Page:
I didn’t hate X-Men: The Last Stand nearly as much as the rest of the world, but it still left the franchise in desperate need of some kind of reboot. When it was announced Bryan Singer would produce but not direct the film, his attachment to X-Men: First Class brought a mix of hope and caution.
Singer – who directed the much acclaimed second film in the original X-Men trilogy – was also in need of a reboot in the comic book adaptation world after his disappointing film Superman Returns. Though uncredited, IMDb also lists him as a producer on the ill-executed X-Men Origins: Wolverine.
But First Class was a master stroke that allowed a story with great characters that had nowhere left to go a chance to go back to the beginning.
Telling the origins of the those who were the elder statesmen of the first three movies – Charles Xavier and Erik Lehnsherr – allows the film to tell a different kind of story because it is set in a world where people do not yet fear mutants … because they do not yet know that they exist.
In a similar fashion to the way Dallas Buyers Club takes us back to a time of great paranoia and confusion, First Class puts us in 1962 during the Cuban Missile Crisis – maybe the height of paranoia. DBC reminds us that ignorance once pervaded in the belief that HIV was directly linked to homosexuality, and the storm of confusion surrounding the inevitable revelation of mutants at a time even more bereft of information than the 80s becomes a frightening prospect.
There is a reason Professor X and Magneto spend so much time in this movie playing chess and discussing the ramifications for their actions.
This all comes at a time when so much was emerging from the underground and being a mutant becomes an extended metaphor for all of the issues of the time, including racial and sexual justice. Charles Xavier and Erik Lehnsherr are this world’s version of Martin Luther King and Malcolm X.
Wisley, the flick leans heavily on the aesthetics of the time, properly employing the right musical and costume choices. It had already been done in Captain America: First Avenger, but it’s still fun and rare to have a superhero period piece – especially one about such an interesting time that doesn’t fall victim to the over-glorification found in many more standard films about the 60s. The only thing holding this film back from a far loftier position on this list is a general lack of innovation and ultimate significance inside the genre.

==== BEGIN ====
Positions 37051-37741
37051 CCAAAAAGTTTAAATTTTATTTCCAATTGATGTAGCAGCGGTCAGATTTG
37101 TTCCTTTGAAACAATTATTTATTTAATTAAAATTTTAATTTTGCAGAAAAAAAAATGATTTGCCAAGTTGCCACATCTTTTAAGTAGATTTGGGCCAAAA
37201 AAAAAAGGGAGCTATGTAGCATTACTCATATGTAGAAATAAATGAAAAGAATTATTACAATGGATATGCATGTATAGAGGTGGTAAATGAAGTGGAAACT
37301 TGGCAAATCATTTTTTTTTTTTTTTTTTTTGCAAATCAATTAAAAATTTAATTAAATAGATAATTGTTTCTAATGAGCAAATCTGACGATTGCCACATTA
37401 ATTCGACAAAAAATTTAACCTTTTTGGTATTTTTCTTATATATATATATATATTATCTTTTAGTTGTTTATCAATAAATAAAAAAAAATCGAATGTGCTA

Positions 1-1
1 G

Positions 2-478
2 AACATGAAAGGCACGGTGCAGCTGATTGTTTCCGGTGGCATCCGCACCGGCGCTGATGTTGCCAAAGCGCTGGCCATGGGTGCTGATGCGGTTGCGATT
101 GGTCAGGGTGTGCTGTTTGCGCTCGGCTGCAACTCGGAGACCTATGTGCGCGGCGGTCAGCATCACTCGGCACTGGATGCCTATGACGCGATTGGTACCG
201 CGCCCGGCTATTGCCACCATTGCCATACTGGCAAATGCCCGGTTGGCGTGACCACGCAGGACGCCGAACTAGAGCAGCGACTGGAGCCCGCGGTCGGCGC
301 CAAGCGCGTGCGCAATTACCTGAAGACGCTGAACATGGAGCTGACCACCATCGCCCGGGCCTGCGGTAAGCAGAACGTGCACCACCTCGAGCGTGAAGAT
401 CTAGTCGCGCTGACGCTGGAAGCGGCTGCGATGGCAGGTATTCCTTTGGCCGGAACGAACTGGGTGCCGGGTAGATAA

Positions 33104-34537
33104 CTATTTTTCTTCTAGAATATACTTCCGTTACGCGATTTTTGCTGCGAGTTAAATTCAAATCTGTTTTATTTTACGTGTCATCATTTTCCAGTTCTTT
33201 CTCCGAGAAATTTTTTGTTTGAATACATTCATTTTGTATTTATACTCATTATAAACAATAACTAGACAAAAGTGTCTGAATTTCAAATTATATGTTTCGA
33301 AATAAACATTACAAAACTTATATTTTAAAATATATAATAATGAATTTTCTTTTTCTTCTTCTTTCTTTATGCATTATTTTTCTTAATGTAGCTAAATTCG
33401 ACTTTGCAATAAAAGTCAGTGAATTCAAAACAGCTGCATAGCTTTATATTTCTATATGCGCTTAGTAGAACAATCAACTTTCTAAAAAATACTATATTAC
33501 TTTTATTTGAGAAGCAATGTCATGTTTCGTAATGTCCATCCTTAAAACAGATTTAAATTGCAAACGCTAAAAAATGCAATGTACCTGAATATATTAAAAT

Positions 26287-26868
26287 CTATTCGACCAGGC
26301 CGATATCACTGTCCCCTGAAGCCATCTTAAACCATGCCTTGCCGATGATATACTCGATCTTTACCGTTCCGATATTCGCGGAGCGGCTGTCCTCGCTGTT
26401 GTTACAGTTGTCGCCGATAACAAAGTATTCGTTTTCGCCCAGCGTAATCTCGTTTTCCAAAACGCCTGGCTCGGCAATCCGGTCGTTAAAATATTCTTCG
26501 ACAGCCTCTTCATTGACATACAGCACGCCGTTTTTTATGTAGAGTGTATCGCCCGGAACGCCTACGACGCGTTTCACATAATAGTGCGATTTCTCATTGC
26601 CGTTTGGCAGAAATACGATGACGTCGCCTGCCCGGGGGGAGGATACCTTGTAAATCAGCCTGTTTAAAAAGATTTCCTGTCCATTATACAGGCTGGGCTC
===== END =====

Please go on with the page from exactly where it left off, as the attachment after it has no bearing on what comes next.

Anchored by Michael Fassbender, James McAvoy , Jennifer Lawrence, and Kevin Bacon, the movie is not short on star power or strong performances. I also always love when Oliver Platt can show up in anything and he does not disappoint as the sympathetic CIA agent who represents all of us who would geek out at a chance to work with mutants.
This movie finally gave the talented Nicholas Hoult the exposure he deserved and he has since become a star in movies like Warm Bodies and Mad Max: Fury Road.
I’ve said it before and I’ll say it again, Hugh Jackman deserves everything he has gotten for being such a big part of the world even supporting all these movies, but it was also nice to see an X-Men story on the big screen that for once didn’t revolve around Wolverine.
While the metaphors and sense of social justice are strong in this film, it also scores for boiling down to a tale of how two friends came to care so deeply for each other but were inevitably torn apart by ideology. Charles and Erik find in each other to be each’s only match. Yet, they are perpetually doomed, following the events of this film, to forever be on the opposing sides of armed conflict. They are brothers separated by war.
X-Men: First Class expertly balances a multitude of themes both global and personal while still being one of the most fun, humorous, and action-packed movies in the genre.
Complete 35-part list for best comic book adaptations ever!
Part 1 – Daredevil / Part 2 – The Dark Knight / Part 3 – V for Vendetta
Part 4 – The Flash / Part 5 – Sin City / Part 6 – The Crow
Part 7 – Agent Carter / Part 8 – X-Men: Days of Future Past / Part 9 – Captain America: The Winter Soldier
Part 10 – Guardians of the Galaxy / Part 11 – X2: X-Men United / Part 12 – Iron Man
Part 13 – The Avengers / Part 14 – Teenage Mutant Ninja Turtles (1990) / Part 15 – Superman (Richard Donner)
Part 16 – Hellboy / Part 17 – The Incredible Hulk / Part 18 – X-Men: First Class
Part 19 – Spider-Man 2 (Sam Raimi) / Part 20 – Thor / Part 21 – Ant-Man
Part 22 – The Dark Knight Rises / Part 23 – Spawn / Part 24 – Agents of S.H.I.E.L.D. – Season Two
Part 25 – Avengers: Age of Ultron / Part 26 – Batman Begins (Christopher Nolan) / Part 27 – Captain America: The First Avengers
Part 28 – Batman (Tim Burton) / Part 29 – X-Men (Bryan Singer) / Part 30 – Spider-Man (Sam Raimi)
Part 31 – Smallville: Season One / Part 32 – Hellboy II: The Golden Army / Part 33 – Teenage Mutant Ninja Turtles 2, 3
Part 34 – 300 / Part 35 – Man of Steel / Extra Part – Final Thoughts
Latest posts by Drew Creasman (see all)
- Top Comic Book Adaptations of All Time – Complete 35-part List & Closing Thoughts - March 7, 2016
- Top Comic Book Adaptations: No. 1 – Daredevil - March 7, 2016
- Top Comic Book Adaptations: No. 2 – The Dark Knight - March 3, 2016